|Image from PolitiFact.com|
PFW ranks this claim as “half-true.” Their primary evidence? An unsubstantiated claim by President Obama in April 2012:Laughable is the right word. All PolitiFact has done here is accept Obama's dubious and "Half True" talking point as an actual budget number, and used it as a baseline to judge the accuracy of Longoria's claim. That's not fact-checking, that's the kind of spin the Obama campaign pays for from Robert Gibbs.
Fortunately, our colleagues at PolitiFact National evaluated a similar statement made by Obama himself in April 2012, a few days after the GOP-controlled House approved Ryan’s budget resolution. (The plan didn’t pass in the Democratic-controlled Senate.)This alone should make PolitiFact’s claim laughable.
Obama said that if spending reductions in the resolution “were to be spread out evenly,” nearly 10 million college students would see their financial aid cut by an average of more than $1,000 each. The White House told our colleagues the president was referring to the Pell Grant program.
So, Ryan’s plan does not specify cuts to Pell Grants. Obama is simply applying the total spending cuts in the plan evenly across the overall budget to derive a Pell Grant number.
Siggins zeros in on another critical point PolitiFact uses to make Longoria's (and Obama's) talking point hold water:
[F]ollowing a link from the PFW analysis to the Department of Education’s website, one sees the Department has requested Pell Grants whose cost will total $36.629 billion – meaning that in a budget proposal that spends nearly one hundred times what the Department has requested, PolitiFact is making big assumptions.It's hard to reconcile this type of rubber stamping of stump-speech rhetoric with the title of "non-partisan fact-checkers." There's simply nothing in Ryan's budget that identifies specific cuts to Pell grants, and it's only in the fast and loose world of political talking heads that assumptions like Obama's and Longoria's pass muster. Rather than sorting out the truth of the matter, PolitiFact runs to the kitchen to toss more ingredients into the soup.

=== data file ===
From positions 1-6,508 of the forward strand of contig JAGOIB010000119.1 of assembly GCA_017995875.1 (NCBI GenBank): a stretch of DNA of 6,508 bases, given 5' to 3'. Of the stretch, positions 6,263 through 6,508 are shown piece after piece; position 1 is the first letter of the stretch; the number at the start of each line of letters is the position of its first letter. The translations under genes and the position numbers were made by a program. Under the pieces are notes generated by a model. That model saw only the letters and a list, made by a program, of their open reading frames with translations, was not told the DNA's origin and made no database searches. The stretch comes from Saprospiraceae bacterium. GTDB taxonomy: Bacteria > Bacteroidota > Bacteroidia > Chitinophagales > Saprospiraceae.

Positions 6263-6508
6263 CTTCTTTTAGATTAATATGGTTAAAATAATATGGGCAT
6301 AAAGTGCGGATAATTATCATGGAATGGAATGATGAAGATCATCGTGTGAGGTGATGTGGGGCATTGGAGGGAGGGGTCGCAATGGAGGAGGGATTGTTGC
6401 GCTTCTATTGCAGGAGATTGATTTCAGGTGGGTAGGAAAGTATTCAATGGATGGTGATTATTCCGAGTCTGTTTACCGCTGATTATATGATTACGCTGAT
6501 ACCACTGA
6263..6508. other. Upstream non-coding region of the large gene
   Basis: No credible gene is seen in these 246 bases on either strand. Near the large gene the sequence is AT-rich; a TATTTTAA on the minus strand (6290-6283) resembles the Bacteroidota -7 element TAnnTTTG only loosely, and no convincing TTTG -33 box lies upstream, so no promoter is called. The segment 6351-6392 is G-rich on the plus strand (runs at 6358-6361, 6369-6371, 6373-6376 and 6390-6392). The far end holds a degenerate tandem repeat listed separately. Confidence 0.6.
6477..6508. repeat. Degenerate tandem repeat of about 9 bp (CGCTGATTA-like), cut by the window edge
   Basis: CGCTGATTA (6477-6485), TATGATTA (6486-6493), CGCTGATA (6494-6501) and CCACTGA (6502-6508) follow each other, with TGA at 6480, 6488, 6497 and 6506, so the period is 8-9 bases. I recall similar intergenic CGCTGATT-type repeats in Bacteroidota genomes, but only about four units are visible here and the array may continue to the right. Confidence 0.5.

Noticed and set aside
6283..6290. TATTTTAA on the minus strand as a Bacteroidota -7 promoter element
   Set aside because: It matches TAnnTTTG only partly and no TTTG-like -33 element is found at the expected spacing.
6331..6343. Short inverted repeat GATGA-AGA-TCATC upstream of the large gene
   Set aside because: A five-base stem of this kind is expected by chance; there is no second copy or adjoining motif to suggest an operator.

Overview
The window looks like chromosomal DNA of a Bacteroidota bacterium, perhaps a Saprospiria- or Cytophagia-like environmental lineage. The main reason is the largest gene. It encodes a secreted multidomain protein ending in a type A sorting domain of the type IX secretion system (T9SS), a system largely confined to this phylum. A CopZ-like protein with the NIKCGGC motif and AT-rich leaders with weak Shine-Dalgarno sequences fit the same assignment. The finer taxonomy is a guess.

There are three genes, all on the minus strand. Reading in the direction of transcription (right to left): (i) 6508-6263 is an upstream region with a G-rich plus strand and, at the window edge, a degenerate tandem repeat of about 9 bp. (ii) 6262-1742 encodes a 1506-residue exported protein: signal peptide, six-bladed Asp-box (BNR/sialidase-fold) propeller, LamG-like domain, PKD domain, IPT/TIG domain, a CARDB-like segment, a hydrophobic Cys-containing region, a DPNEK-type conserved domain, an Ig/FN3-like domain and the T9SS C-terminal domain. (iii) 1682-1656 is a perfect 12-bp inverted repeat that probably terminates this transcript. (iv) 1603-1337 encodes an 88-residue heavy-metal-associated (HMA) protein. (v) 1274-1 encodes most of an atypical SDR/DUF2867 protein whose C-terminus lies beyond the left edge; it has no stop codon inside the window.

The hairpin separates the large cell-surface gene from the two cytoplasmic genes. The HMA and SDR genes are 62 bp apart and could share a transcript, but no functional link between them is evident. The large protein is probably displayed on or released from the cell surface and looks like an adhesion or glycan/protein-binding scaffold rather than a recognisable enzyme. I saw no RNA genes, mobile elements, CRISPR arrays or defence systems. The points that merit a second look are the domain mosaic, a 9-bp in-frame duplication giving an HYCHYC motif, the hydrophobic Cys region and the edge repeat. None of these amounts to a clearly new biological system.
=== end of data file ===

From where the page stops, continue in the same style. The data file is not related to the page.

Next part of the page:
Siggins has plenty more to say and we recommend checking out the entire piece.
On one point we don't quite agree with Siggins. He offers his own assessment of the correct rating without basing it on PolitiFact's definitions. We agree that Longoria's claim is false on its face, however, we tend to think that once one starts rolling around in the mud with PolitiFact's specific ratings, one may fall into their trap of trying to parse words to fit claims into its ready-made Truth molds. For my part however, I'm sympathetic to Siggins' point that this rating fails to meet PolitiFact's own standards for Half-True. The "important details" Longoria and Obama leave out happen to serve as the entire basis for their respective claims.
I'm skeptical whether any of PolitiFact's logical hopscotch reasonably overcomes the hurdle of PolitiFact's "burden of proof" criterion:
Burden of proof -- People who make factual claims are accountable for their words and should be able to provide evidence to back them up. We will try to verify their statements, but we believe the burden of proof is on the person making the statement.If we have evidential support of the Pell grant cuts then Sasquatch is "Half True" based on fur samples and footprints.